Last post, I mentioned Canada Reads. Canada Reads is an annual contest on CBC Radio (think the Canadian equivalent of NPR if you’re an American). Five people who are well-known for any number of things come one to defend five books. Each one-hour episode (which are on the radio, television, and released as podcasts) involves them debating the merits of each book, and ends with voting a book out of the list. The last book standing at the end of the week is the book they decide all of Canada should read. Past winners include In the Skin of a Lion by Michael Ondaatje (author of The English Patient), The Last Crossing by Guy Vanderhaeghe, and Lullabies for Little Criminals by Heather O’Neill (her newest book, The Lonely Hearts Hotel, just came out).
They’ve also had years were they went with a theme. 2011 had an online vote to decide which books they panelists would defend. The next year was non-fiction. 2013 was one book from each of five geographic regions. This year’s theme is “The book Canada needs now,” and the debates will be held from March 27 to 30. I started The Right to Be Cold today, and hope to read at least three of the books before the debates air.
There have been a number of moderators since the first edition in 2003
2003 – Mary Walsh, comedian from This Hour Has 22 Minutes. Check out Marg, Princess Warrior on YouTube to get an idea of her humour.
2004-2007 – Bill Richardson, author and radio host.
2008-2014 – Jian Ghomeshi, radio host notorious for being charged with sexual assault, which he claimed was consensual BDSM. He was dismissed by the CBC after his activities became public. He was found innocent in the first trial, and the second trial was cancelled after he agreed to a formal apology to the woman involved.
2015 – Wab Kinew, musician, broadcaster, and most recently politician.
2016 – Gillian Deacon, journalist, author, and radio host.
2017 – Ali Hassan, comedian and host of CBC Radio’s Laugh Out Loud
And so, this year’s books are
Fifteen Dogs by Andre Alexis (magic-realism). Hermes and Apollo get into a discussion about whether animals with human intelligence would be happy or miserable as a result. They go to a veterinary clinic and transform fifteen dogs for a year to settle the bet. This book won the Writers Trust of Canada award, and the Scotiabank Giller Prize, and is being defended by Kanwer Singh, aka Humble the Poet. You can check him out on Youtube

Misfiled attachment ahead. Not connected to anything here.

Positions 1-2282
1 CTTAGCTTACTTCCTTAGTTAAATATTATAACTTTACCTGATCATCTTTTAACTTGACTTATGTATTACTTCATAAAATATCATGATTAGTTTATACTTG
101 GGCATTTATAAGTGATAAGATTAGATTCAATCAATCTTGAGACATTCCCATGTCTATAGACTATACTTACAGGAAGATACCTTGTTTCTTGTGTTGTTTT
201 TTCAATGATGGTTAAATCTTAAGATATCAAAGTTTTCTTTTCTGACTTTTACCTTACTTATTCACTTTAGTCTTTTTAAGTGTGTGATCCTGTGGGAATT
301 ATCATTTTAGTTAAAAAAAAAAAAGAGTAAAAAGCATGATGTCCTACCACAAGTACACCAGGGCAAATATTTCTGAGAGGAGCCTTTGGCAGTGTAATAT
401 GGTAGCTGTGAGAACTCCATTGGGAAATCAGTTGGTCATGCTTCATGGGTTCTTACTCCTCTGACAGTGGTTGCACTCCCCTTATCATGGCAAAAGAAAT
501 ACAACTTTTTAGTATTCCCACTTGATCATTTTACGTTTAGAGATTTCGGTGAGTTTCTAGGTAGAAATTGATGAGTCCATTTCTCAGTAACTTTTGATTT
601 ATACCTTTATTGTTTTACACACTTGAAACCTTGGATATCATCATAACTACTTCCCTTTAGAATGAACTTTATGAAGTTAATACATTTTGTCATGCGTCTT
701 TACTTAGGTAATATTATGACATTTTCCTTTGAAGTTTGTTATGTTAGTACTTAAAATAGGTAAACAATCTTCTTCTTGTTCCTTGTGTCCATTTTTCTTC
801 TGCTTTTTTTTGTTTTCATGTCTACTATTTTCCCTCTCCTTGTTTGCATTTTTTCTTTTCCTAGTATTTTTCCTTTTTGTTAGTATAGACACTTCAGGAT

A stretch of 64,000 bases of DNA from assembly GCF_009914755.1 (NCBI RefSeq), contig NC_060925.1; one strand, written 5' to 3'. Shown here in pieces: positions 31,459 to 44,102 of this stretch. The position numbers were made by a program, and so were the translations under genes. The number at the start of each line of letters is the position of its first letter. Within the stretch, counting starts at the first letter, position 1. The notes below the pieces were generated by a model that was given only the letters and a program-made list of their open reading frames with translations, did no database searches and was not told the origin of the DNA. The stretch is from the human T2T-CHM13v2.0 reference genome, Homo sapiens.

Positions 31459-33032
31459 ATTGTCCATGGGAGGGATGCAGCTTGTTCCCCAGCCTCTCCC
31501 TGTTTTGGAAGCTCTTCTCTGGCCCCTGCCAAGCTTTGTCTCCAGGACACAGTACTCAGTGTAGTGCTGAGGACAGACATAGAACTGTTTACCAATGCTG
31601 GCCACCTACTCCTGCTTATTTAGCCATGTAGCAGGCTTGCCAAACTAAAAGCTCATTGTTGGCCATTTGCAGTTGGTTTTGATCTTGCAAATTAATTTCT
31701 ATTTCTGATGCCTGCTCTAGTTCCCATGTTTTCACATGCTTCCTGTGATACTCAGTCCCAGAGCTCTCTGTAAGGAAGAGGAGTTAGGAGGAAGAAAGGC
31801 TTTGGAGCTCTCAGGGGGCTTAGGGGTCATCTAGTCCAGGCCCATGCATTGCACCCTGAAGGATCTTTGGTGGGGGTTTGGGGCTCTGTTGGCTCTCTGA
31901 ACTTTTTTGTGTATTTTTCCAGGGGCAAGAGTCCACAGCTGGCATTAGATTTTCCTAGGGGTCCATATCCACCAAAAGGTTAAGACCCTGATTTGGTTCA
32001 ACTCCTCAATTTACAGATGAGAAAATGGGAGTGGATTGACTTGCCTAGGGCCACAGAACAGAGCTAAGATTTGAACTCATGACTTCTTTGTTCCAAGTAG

Company Town by Madeline Ashby (science fiction). The book is set in a community off-shore, around an abandoned oil rig off the east coast of Canada. The heroine is the only person in the community without bio-engineered enhancements. And someone is killing women, in particular sex-workers. This book is being defended by Tamara Taylor, a former model and actress. You might remember her as the boss on Bones.
Nostalgia by M. G. Vassanji (literary science fiction). Set in the future, immortality has been achieved, but the human mind can only hang onto so many memories, so rejuvenation involves wiping the mind and implanting new, fictional pasts. But some people suffer from Nostalgia, or memories of their past histories leaking through. The main character is a doctor who deals with these problems, and a patient whose memories may be dangerous. This book is being defended by Jody Mitic, a military sniper who lost bost legs to a landmine, competed on Amazing Race Canada, and is now a city councillor here in Ottawa.
The Break by Katherena Vermette (literary crime). A young metis woman witnesses a tragedy outside of her window and calls the police. It follows all the people related to the event, including the police, a social worker, an artist, a homeless teen. This book was a finalist for both the Governor General’s Literary Awards and the Writer’s Trust of Canada, and is being defended by Candy Palmater, who describes herself as “…a gay Native recovered lawyer turned feminist comic, who was raised by bikers in the wilds of northern New Brunswick.”
The Right to Be Cold by Sheila Watt-Cloutier (non-fiction). This is a book about climate change, as well as a memoir of an Inuit woman who was nominated for the Nobel Peace Prize, and is a past International Chair of the Inuit Circumpolar Council. This book is being defended by singer Chantal Kreviazuk. For Americans, she sang the version of Leaving on a Jet Plane that appeared in the movie Armageddon.